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Press Office


24 March 2006

'Bed' Tax could seriously affect entertainment and event sectors

UK - The Professional Lighting and Sound Association (PLASA) has lent its name to a lobbying campaign intended to encourage the Government to rethink its proposals to introduce a 10% tax on all UK hotel bills. The proposal - part of a wider Government tax review conducted by the Lyons Inquiry - recommends that a 10% tax per night is added to the current 17.5% VAT - which means that the UK would effectively become the highest taxed destination in Europe.

PLASA believes that the proposed tourist tax (dubbed the 'bed' tax) will hit this industry from both sides: not only will it put yet another financial burden on businesses in the entertainment, event and installation sectors where business-related travel accounts for a large part of their ongoing overheads, but it will almost certainly affect tourism revenues, which directly influence the financial performance of this industry.

The rationale behind the proposed new tax is that it is considered unfair that local taxpayers should subsidise the services received by tourists. However, there is wide concern that a price increase would affect the competitiveness of the UK tourism industry - and ultimately tourist numbers. Tourism is worth almost £74 billion a year to the UK (of which over £13 billion comes from international visitors) and employs 7% of Britain's workforce. The Department for Culture, Media and Sport has set a target to increase the value of tourism to £100 billion by 2010, recognising this as the key to further wealth and job creation for the economy. Pundits have suggested that the Olympic Games alone could well provide a £2billion boost to the UK economy. Since there is a clear link between tourism numbers and investment in the attractions, live event, retail, leisure and performing arts sectors, the proposed tax will potentially decelerate growth in these areas.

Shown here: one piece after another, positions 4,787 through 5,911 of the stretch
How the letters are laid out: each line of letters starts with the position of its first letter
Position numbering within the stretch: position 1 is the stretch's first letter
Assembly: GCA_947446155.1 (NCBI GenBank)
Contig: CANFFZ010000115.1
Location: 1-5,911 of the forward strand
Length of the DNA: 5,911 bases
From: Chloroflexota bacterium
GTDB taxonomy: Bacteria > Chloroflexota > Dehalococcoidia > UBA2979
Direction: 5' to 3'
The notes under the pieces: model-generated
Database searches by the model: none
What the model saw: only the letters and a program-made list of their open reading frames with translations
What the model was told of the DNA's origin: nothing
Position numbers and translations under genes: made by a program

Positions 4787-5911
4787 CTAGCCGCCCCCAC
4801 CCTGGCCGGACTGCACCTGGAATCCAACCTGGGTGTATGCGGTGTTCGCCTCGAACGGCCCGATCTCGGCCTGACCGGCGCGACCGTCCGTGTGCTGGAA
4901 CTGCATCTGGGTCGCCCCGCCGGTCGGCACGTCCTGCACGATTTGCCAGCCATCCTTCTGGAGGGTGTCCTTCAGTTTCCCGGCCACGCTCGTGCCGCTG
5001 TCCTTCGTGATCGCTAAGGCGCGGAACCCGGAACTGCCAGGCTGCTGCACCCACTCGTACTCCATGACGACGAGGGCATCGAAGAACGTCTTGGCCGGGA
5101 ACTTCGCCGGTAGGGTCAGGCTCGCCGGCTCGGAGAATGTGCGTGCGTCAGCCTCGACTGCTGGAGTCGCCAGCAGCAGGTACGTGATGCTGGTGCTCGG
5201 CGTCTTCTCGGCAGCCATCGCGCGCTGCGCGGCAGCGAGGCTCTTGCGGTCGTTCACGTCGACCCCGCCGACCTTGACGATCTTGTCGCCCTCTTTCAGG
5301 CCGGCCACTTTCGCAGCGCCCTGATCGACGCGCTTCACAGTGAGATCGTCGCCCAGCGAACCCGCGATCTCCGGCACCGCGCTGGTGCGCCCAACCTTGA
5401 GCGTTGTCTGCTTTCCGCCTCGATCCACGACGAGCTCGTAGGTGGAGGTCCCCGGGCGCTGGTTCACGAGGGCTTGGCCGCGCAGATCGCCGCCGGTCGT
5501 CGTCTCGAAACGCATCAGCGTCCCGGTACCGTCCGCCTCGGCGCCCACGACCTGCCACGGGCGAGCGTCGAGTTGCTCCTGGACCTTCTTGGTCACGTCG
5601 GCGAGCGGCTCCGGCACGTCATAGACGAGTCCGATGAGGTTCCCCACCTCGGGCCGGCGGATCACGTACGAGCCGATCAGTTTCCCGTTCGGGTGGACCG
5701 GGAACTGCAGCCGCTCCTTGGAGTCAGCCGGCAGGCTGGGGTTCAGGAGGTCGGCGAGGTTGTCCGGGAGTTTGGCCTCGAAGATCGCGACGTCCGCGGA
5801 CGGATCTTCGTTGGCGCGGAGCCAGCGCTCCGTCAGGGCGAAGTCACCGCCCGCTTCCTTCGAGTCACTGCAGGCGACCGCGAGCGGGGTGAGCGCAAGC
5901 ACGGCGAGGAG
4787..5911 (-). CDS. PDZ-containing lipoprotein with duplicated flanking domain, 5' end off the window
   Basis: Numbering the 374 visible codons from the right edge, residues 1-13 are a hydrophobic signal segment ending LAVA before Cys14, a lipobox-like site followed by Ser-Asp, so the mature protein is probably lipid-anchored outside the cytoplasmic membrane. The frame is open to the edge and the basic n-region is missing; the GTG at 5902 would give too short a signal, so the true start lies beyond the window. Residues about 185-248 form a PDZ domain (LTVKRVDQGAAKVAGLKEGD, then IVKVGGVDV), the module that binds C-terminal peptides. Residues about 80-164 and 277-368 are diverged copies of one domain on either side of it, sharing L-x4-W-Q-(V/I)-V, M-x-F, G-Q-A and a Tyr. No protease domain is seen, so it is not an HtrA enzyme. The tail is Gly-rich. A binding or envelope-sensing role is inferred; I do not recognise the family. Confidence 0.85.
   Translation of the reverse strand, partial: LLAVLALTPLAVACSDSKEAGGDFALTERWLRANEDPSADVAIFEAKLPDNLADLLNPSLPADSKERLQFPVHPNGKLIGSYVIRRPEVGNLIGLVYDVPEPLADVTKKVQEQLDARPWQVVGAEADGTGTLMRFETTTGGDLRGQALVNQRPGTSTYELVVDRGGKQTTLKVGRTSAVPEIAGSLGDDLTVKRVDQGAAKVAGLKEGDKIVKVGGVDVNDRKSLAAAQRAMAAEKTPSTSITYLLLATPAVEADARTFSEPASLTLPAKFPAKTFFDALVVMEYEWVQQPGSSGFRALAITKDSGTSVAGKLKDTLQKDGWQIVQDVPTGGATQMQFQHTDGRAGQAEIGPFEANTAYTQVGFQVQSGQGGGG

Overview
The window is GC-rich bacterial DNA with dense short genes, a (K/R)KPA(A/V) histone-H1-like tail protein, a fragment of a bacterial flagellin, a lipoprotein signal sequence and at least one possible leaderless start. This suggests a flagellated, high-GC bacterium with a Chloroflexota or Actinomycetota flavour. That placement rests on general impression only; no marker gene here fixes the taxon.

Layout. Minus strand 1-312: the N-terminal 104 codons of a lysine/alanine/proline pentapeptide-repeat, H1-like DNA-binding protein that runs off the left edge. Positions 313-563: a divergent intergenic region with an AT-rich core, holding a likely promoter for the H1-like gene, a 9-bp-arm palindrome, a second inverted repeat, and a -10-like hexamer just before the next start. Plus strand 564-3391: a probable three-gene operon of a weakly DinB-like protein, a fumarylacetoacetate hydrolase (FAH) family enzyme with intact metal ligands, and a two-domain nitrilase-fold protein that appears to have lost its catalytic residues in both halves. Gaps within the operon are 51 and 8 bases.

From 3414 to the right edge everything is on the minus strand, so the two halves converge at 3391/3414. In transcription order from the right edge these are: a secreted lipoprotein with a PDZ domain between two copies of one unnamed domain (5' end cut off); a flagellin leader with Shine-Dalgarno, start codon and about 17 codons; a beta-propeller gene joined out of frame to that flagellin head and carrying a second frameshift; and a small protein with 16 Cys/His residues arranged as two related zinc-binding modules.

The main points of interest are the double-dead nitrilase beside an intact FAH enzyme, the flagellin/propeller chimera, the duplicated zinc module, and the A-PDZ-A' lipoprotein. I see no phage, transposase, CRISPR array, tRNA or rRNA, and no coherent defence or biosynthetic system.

There are other elements of the review that could also prove detrimental to companies: as part of its remit, the Inquiry is reassessing business rates and looking at whether local authorities should have a role in setting them. It is also considering research commissioned by the Association of London Government on the options for levying taxes on restaurants, entertainment venues and sporting events. Although, these two elements are still very much at the fact-finding stage, if implemented, they could place additional financial burdens on companies already dealing with spiralling costs.

The Consultation period officially closed on 13 March, but there is an extension in place and opinion will continue to be solicited from key stakeholders in the months to come.

PLASA is also lobbying government on a number of other issues at the moment, including regulatory issues such as WEEE and RoHS that will impact on manufacturing companies within the entertainment, event and installation sectors. PLASA is doing all it can to protect its members' interests and assist them in trading competitively in a market that is being increasingly boxed in by complex business legislation and growing imports from less regulated economies.

Notes to Editors:

PLASA is the lead professional body for businesses that supply technologies and services to the event, entertainment and installation industries. Operating from offices in Europe and North America, the Association provides business support services to its growing worldwide membership, writes industry standards, leads the development of qualifications and focuses on improving the business practices adopted by the industry. With over 1100 members worldwide, it represents one of the largest member networks in the industry.

PLASA also runs successful media and events divisions and is responsible for the industry-leading magazines Lighting&Sound International, Lighting&Sound America and Protocol and the PLASA Show in London, together with the European and North American regional PLASA Focus events.